Through bioinformatic analysis using the NCI-Pathway Interaction Database (NCI-PID) we found that the HIF-1 signaling pathway was most highly enriched among the proteins whose secretion was enhanced in the heterotypic spheroids. Previously, we found that HIF-1 may be associated with resistance of colorectal cancer cells to photodynamic therapy (PDT), an antitumor therapy that combines photosensitizing agents, O2 and light to create a harmful photochemical reaction. Here, we found that the presence of fibroblasts considerably diminished the sensitivity of colorectal cancer cells to photodynamic activity. Although the biological significance of the HIF-1 pathway of secretomes was decreased after photosensitization, this decrease was partially reversed in heterotypic 3D-spheroids. HIF-1 pathway modulation by both PDT and stromal fibroblasts was confirmed through expression assessment of the HIF-target VEGF, as well as through HIF transcriptional activity assessment.

Conclusion

Collectively, our results delineate a potential mechanism by which stromal fibroblasts may enhance colorectal cancer cell survival and photodynamic treatment resistance via HIF-1 pathway modulation.



Nuclear localization of PD-L1: artifact or reality?

Abstract

Background

The levels of expression and membrane localization of programmed cell death ligand 1 (PD-L1), an immune checkpoint type I transmembrane glycoprotein, are related to the clinical response of anti-PD-L1/PD-1 therapy. Although the biologically relevant localization of PD-L1 is on the plasma membrane of cancer cells, it has also been reported to be in the cytoplasm and sometimes in the nucleus. Furthermore, it has been claimed that chemotherapeutics can modify PD-L1 expression and/or its nuclear localization.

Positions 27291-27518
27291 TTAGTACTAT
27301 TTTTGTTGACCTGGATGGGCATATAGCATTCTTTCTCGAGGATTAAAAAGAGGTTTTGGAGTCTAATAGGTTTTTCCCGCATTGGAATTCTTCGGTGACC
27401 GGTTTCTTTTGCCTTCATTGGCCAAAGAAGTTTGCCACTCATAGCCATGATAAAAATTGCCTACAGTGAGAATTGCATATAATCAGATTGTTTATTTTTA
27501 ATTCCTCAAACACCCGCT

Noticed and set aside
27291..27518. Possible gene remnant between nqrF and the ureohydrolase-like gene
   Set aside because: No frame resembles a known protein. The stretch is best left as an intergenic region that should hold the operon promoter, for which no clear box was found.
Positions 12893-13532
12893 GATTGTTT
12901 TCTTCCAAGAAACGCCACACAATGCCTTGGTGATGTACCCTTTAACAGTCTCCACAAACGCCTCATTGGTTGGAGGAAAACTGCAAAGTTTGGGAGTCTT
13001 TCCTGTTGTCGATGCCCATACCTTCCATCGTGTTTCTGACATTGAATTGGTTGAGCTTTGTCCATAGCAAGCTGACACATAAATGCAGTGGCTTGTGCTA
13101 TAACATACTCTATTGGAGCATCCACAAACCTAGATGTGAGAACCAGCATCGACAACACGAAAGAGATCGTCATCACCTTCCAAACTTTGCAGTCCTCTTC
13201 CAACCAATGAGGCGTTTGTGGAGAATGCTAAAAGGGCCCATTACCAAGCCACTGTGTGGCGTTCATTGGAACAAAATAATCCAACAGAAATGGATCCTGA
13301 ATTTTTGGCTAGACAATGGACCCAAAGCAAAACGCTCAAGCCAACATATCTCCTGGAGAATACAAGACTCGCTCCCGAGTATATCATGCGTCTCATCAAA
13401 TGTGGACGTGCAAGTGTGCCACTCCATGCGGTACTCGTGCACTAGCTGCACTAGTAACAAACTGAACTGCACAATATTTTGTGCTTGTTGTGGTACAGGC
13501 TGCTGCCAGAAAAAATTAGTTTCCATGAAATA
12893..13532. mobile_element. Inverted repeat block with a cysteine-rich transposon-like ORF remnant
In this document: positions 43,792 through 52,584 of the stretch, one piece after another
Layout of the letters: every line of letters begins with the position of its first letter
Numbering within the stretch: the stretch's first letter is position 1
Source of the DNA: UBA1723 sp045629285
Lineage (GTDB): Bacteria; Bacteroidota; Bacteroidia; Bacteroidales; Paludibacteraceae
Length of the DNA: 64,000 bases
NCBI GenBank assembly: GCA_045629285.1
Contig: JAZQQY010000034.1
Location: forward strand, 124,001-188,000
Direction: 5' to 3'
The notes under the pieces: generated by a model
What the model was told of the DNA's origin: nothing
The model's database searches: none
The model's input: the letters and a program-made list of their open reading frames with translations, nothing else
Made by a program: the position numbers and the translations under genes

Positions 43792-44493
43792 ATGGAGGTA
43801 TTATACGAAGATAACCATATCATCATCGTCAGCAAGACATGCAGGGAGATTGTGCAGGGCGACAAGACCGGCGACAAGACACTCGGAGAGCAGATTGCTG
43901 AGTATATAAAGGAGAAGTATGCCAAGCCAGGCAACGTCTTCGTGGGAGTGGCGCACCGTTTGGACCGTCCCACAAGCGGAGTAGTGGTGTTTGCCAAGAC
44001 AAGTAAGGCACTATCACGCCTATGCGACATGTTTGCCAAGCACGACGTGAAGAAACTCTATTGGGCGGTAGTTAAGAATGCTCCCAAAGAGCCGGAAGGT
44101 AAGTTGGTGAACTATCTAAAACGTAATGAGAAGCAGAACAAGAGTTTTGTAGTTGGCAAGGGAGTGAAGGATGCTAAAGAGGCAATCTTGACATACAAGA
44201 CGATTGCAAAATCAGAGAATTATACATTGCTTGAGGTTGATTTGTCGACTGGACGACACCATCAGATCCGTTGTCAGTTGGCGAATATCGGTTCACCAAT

Results

Data from our group suggest that the nuclear localization of PD-L1, and other plasma membrane proteins as well, could be an artifact resulting from inadequate experimental conditions during immunocytochemical studies. Mild detergent and rigorous fixation conditions should be used in order to preserve the membrane localization and to prevent an erroneous translocation of PD-L1 and other non-interconnected membrane proteins, such as CD24, into other cellular compartments including the nucleus, of untreated and chemotherapeutically treated breast cancer cells.

Conclusion